“On War”

“… the “general message” of the book was that “the conduct of war could not be reduced to universal principles [and is] dominated by political decisions and moral forces.”[11][12] These basic conclusions are essential to Clausewitz’s theory:

  • War must never be seen as having any purpose in itself but should be seen as a political instrument: “War is not merely a political act, but a real political instrument, a continuation of the political process, an application by other means.”[13]
  • The military objectives in war that support one’s political objectives fall into two broad types: “war to achieve limited aims” and war to “disarm” the enemy: “to render [him] politically helpless or militarily impotent.”
  • All else being equal, the course of war will tend to favor the party with the stronger emotional and political motivations, especially the defender.[1]

Some of the key ideas (not necessarily original to Clausewitz or even to his mentor, Gerhard von Scharnhorst) discussed in On War include[14] (in no particular order of importance):

  • the dialectical approach to military analysis
  • the methods of “critical analysis”
  • the uses and abuses of historical studies
  • the nature of the balance-of-power mechanism
  • the relationship between political objectives and military objectives in war
  • the asymmetrical relationship between attack and defense
  • the nature of “military genius”
  • the “fascinating trinity” (Wunderliche Dreifaltigkeit) of war
  • philosophical distinctions between “absolute or ideal war,” and “real war”
  • in “real war,” the distinctive poles of a) limited war and b) war to “render the enemy helpless”
  • “war” belongs fundamentally to the social realm, rather than the realms of art or science
  • “strategy” belongs primarily to the realm of art
  • “tactics” belongs primarily to the realm of science
  • the essential unpredictability of war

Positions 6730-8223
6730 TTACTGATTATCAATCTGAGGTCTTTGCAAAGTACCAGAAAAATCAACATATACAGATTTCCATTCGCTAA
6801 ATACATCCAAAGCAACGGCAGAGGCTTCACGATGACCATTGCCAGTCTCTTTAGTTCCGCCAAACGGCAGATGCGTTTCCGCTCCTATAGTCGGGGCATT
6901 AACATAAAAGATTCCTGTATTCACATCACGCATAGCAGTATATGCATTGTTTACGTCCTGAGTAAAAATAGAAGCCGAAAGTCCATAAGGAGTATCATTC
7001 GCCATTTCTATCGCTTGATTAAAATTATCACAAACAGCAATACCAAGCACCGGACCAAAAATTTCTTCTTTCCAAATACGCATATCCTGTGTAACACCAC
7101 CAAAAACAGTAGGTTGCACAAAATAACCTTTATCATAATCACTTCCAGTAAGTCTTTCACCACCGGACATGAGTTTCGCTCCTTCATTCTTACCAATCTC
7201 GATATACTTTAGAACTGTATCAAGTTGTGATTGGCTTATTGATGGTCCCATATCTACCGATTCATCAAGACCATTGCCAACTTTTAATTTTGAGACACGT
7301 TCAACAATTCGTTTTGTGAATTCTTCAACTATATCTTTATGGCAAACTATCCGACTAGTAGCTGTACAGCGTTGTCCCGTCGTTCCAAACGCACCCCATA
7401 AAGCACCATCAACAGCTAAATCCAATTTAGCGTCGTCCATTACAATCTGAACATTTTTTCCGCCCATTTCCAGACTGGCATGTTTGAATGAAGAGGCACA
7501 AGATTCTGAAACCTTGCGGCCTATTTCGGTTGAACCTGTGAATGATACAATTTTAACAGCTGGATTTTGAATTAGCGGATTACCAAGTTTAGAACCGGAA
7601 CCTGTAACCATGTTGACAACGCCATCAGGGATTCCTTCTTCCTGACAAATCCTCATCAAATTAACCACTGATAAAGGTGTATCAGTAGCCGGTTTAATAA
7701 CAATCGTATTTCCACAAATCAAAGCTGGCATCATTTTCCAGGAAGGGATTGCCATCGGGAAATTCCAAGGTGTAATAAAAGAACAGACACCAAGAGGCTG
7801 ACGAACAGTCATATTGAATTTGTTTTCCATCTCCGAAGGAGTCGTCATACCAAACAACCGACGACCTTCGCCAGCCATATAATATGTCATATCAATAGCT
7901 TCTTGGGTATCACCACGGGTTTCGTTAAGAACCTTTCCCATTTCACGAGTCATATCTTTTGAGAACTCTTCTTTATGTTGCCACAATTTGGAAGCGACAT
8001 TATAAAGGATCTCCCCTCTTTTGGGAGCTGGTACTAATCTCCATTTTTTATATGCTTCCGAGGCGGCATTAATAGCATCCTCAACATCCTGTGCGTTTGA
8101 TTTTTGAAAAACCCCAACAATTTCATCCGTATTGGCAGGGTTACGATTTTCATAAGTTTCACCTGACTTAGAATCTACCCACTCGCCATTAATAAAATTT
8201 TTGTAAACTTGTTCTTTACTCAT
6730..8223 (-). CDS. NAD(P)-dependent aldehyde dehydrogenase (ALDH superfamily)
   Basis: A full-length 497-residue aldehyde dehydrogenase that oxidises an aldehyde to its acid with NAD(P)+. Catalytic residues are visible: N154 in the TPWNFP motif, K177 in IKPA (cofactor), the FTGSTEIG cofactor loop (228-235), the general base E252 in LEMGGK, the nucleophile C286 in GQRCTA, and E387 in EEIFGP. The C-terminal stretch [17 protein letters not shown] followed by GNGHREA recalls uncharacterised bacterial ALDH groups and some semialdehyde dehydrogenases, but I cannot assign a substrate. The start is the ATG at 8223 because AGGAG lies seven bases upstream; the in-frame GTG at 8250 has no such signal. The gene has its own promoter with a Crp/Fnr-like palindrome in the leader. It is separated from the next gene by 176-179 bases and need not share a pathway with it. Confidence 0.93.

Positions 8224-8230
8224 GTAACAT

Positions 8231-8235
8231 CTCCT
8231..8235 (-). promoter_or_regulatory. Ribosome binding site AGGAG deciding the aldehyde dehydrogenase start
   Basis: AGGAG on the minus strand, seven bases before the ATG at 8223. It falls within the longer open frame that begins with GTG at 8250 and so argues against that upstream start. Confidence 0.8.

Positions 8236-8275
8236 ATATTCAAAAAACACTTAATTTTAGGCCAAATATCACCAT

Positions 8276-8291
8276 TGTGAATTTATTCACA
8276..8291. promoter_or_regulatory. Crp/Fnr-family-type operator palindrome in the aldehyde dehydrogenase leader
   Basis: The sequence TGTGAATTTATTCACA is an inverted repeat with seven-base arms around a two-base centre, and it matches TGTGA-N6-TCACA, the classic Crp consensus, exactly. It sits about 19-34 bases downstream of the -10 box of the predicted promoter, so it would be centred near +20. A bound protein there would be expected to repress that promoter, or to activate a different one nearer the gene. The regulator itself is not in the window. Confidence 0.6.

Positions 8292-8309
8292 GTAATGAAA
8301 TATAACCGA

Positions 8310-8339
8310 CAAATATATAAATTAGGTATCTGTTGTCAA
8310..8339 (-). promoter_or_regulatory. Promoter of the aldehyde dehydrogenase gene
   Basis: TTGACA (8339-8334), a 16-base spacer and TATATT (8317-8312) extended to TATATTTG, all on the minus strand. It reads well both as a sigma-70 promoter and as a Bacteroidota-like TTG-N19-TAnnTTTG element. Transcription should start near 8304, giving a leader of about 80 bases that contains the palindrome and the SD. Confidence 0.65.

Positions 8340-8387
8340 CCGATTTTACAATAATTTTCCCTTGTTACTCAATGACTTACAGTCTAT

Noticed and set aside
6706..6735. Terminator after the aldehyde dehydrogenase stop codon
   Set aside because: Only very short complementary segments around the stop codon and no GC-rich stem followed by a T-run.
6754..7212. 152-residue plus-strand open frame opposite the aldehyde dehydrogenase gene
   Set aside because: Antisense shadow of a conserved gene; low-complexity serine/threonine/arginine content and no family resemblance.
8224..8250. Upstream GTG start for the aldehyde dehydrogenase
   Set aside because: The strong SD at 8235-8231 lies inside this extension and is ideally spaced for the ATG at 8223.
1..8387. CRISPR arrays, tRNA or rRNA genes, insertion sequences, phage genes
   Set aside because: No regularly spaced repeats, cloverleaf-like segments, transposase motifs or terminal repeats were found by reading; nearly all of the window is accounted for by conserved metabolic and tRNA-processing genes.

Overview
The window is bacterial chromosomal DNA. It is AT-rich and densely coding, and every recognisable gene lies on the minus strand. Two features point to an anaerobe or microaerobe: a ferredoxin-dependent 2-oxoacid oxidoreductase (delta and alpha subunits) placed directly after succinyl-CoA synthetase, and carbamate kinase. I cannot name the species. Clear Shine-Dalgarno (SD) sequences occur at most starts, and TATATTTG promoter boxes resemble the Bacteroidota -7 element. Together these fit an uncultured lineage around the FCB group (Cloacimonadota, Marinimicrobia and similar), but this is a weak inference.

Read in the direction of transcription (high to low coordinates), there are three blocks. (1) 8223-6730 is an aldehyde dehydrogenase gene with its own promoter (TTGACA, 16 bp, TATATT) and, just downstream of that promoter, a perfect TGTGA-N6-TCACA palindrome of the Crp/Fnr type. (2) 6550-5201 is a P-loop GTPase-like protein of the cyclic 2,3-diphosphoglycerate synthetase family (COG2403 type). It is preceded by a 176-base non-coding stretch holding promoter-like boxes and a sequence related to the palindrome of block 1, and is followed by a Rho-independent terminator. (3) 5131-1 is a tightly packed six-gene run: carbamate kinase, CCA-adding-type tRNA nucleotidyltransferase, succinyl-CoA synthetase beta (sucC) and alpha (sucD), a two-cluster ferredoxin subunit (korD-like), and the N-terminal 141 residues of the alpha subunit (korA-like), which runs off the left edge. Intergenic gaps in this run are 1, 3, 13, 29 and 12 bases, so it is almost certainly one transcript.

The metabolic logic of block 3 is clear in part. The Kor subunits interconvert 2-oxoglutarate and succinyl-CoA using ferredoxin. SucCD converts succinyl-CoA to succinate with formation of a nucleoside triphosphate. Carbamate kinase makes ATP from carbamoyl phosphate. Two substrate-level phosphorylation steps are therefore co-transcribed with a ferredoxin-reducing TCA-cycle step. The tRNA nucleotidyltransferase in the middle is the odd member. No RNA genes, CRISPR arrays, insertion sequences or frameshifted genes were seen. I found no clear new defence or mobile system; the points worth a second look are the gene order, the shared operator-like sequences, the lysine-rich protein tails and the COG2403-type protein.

• simplicity: Everything is very simple in war, but the simplest thing is difficult. These difficulties accumulate[15]…The strength of any strategy lies in its simplicity.[16]
  • the “fog of war
  • “friction”
  • strategic and operational “centres of gravity
  • the “culminating point of the offensive”
  • the “culminating point of victory”

Clausewitz used a dialectical method to construct his argument, which led to frequent modern misinterpretation because he explores various often-opposed ideas before he came to conclusions.”

Comment: This is the underlying bedrock of the study of war as a human phenomenon. It is written in heavy Kraut, even in translation, but its study is a science and art in itself. pl

On War – Wikipedia

 18,831 total views,  1 views today

This entry was posted in The Military Art. Bookmark the permalink.

7 Responses to “On War”

  1. cobo says:

    War is about shaping the future to your ends, everything else is intellectual backfill.

  2. TTG says:

    There’s no denying that “On War” is central to the study of war. I still found it very hard going and I never managed to read it cover to cover. I covered it all eventually. When I first started reading about the study of war on my own, I went with Sun Tzu and Mao. I found them to be much easier to digest than Clausewitz. Still, Clausewitz permeated my formal education.

    • Pat Lang says:

      TTG
      Sun tzu? Chop Suey Clausewitz. Do you think I found “On War” to be easy?

      • TTG says:

        I don’t think anyone found “On War” to be easy. I always referred to Sun Tzu as the Cliff Notes version of Clausewitz. Actually, I found Miyamoto Musashi’s “The Book of Five Rings” to be informative. A lot of that has to do with my lifelong fascination with edged weapons.

  3. jim ticehurst says:

    High German is a Wonderful Language ..I cant Read a Word..But Love Listening to
    SWMBO..Speak It..and Exlain how the Combination of Meanings Form the
    Words..I only Speak latt Deutch..

    Pat..When’s There Going to Be Another Open Thread..?? I Want to Talk about
    Clam Chowder and Fish and Chips….
    JT

Comments are closed.